Budget 2015: It's not just the low-income families who feel the pain
The Chancellor of the Exchequer George Osborne has put together a comprehensive and complex budget. There are serious implications for the Northern Ireland Executive in deciding whether and when to copy Great Britain, or introduce discretion where allowed by devolution.
The Chancellor has delivered decisions to fulfil the commitments made in the Government's election manifesto. Cutting the Government deficit was a central theme and that objective probably gets widespread support. However, in its delivery, the paying down of the budget deficit has to come from either tax increases, or spending decreases, or reduced welfare benefits.
Changes in welfare-type benefits can be examined in two groups. Some decisions apply automatically across the UK as part of the overall tax system. Changes in child tax credits, a major issue, will only become effective in April 2017, and then will mainly affect families with three or more children. The freeze on a range of working age benefits for the next four years may be applied in Northern Ireland.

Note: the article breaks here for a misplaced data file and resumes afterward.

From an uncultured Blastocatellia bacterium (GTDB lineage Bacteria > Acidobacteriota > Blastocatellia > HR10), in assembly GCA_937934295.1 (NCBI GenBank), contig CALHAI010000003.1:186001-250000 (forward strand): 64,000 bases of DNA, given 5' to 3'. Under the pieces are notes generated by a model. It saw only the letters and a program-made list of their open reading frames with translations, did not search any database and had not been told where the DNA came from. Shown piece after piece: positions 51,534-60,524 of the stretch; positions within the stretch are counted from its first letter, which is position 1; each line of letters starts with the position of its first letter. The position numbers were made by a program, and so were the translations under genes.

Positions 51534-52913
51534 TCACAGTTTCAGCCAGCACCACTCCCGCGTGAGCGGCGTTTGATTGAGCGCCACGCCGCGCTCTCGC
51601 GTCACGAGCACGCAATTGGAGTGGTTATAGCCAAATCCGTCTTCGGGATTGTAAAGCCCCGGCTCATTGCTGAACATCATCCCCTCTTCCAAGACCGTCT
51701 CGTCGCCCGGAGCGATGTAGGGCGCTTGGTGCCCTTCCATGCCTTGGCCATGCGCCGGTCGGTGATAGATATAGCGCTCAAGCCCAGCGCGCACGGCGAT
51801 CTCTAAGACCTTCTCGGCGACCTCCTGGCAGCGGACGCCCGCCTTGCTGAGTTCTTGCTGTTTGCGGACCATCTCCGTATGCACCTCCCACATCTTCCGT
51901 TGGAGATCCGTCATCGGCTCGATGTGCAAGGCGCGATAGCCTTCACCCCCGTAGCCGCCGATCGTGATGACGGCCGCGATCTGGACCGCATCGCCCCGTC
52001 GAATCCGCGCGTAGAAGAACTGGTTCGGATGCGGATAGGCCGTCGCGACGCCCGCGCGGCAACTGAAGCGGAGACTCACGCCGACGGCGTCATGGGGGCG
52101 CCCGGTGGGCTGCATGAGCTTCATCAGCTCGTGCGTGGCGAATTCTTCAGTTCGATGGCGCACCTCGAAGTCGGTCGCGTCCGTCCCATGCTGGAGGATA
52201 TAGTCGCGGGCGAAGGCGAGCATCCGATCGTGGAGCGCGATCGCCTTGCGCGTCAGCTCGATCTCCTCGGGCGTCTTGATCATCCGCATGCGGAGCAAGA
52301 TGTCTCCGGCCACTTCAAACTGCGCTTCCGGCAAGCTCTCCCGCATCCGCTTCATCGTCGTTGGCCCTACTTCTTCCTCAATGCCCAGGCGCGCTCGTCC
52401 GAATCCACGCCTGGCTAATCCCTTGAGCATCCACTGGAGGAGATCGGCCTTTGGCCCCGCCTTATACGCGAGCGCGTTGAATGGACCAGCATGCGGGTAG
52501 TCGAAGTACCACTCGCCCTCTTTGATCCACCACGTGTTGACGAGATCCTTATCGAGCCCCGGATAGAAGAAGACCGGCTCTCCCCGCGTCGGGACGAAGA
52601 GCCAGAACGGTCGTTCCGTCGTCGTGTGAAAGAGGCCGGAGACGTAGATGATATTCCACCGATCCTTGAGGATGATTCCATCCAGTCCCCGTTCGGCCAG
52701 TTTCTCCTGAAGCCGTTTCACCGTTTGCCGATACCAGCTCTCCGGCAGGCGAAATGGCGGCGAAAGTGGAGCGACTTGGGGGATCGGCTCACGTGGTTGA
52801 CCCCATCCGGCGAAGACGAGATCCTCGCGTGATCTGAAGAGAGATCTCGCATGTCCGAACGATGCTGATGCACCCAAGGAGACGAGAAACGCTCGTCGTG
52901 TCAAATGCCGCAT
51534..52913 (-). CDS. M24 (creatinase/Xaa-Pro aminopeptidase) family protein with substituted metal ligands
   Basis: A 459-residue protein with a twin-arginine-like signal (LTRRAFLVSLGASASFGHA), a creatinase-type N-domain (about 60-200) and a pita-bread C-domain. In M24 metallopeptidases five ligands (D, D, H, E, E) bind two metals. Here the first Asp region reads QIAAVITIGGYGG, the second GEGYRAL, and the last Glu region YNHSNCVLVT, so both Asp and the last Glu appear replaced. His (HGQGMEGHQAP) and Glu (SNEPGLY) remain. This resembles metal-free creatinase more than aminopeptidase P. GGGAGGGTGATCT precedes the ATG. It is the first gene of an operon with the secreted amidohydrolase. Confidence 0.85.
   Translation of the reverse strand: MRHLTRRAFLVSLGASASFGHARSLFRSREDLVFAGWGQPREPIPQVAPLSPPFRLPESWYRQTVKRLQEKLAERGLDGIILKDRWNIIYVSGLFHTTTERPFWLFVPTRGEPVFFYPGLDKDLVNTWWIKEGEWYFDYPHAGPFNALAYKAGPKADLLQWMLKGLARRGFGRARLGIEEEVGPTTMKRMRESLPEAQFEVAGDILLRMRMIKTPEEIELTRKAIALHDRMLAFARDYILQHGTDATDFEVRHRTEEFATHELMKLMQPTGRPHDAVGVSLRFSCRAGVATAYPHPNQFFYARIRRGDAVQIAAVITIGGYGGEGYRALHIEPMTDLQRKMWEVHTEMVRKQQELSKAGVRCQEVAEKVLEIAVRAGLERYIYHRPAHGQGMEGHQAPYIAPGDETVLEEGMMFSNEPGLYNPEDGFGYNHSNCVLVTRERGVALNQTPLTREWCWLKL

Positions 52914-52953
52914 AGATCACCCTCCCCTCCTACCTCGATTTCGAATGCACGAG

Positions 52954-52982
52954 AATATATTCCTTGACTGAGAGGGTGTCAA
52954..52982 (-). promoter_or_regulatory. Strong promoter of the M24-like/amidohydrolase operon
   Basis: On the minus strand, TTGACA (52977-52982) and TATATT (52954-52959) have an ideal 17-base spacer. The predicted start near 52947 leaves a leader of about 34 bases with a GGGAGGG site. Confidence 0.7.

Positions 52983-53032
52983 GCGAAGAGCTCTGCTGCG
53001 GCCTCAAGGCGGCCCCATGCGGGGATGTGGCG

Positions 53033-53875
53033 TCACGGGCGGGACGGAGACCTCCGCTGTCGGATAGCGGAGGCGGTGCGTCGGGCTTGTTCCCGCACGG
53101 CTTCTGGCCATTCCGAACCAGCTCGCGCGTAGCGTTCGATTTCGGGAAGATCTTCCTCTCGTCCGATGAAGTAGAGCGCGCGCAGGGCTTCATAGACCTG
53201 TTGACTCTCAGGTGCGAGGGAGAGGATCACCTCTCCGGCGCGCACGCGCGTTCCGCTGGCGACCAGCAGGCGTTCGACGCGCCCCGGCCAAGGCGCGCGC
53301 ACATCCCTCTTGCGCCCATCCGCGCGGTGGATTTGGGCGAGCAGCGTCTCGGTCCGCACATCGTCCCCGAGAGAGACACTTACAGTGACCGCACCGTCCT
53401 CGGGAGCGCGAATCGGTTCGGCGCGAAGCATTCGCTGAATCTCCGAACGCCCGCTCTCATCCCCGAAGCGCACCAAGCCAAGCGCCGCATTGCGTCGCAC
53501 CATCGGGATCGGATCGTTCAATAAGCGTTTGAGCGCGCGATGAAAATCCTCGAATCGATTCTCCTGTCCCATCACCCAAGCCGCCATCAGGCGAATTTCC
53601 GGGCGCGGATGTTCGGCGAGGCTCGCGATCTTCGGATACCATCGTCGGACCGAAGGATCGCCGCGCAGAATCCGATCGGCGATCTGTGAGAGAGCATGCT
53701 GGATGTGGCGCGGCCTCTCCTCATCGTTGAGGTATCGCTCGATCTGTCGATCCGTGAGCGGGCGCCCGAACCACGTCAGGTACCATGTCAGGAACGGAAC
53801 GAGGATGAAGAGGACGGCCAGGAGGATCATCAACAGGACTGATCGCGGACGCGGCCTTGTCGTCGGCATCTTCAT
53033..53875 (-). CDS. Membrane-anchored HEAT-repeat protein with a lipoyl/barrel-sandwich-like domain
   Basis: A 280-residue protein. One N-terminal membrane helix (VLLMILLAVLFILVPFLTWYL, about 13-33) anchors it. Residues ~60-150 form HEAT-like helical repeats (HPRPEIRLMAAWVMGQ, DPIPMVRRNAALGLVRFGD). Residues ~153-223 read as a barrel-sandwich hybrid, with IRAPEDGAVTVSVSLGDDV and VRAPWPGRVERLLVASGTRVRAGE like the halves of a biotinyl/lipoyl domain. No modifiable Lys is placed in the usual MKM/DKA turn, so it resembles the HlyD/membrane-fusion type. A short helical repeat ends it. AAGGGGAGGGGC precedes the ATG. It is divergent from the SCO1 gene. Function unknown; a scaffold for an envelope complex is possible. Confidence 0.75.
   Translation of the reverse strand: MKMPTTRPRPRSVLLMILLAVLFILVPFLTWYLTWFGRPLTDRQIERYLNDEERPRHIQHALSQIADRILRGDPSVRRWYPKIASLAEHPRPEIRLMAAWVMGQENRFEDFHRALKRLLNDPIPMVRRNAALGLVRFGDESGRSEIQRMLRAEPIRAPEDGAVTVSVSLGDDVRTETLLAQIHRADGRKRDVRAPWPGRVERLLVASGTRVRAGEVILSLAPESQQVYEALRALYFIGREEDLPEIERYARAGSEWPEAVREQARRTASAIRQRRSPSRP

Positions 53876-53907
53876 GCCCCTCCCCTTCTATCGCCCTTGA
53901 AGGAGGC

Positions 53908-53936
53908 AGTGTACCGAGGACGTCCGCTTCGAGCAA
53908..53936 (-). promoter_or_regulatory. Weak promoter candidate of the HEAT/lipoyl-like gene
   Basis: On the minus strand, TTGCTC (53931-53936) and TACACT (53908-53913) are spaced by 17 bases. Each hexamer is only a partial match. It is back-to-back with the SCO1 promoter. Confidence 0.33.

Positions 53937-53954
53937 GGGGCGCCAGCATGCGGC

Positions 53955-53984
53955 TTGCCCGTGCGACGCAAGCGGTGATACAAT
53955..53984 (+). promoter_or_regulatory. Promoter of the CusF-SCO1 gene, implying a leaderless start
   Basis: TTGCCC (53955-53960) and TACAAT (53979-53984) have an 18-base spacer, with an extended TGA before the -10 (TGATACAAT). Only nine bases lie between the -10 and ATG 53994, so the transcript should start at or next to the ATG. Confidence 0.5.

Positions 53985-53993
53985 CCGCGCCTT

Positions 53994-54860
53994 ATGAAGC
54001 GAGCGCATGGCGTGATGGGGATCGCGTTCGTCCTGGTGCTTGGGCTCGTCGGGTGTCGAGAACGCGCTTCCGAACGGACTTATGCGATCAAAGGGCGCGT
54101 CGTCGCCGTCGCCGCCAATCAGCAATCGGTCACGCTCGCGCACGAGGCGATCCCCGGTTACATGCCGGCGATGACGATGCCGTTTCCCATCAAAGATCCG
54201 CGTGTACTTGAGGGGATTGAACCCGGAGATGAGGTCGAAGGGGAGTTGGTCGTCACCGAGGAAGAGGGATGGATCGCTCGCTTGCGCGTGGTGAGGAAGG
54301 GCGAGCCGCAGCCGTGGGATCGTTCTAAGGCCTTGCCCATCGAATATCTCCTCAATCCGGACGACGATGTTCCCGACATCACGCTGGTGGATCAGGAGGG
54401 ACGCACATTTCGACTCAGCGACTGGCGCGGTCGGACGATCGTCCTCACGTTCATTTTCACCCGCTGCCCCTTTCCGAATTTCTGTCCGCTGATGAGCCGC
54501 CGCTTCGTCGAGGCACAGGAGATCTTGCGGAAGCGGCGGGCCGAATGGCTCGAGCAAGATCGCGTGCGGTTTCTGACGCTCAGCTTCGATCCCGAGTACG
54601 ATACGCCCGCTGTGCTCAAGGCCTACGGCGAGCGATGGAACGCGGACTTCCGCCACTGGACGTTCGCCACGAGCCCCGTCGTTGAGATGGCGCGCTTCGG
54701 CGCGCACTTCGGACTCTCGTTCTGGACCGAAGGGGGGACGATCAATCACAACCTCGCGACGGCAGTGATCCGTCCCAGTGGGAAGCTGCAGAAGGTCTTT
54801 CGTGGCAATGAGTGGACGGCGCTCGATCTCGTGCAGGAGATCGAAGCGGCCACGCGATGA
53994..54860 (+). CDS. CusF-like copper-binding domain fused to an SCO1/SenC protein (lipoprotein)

Other welfare decisions will fall to the Northern Ireland Executive. The decision to require 18 to 21-year-old young people to either earn or learn, with the restriction on their ability to claim benefits, may affect local families, as will the withdrawal of entitlement to housing benefit from this age group.
For households living in Northern Ireland the outworking of the Budget is inevitably, but more slowly than expected, to take something away from living standards.
This has been a budget with pain for some low-income families and wide-ranging ramifications across the community.
ggh hgcjh cghdsjh ggdskhgds dgk dskd gdskhgd dgkdshg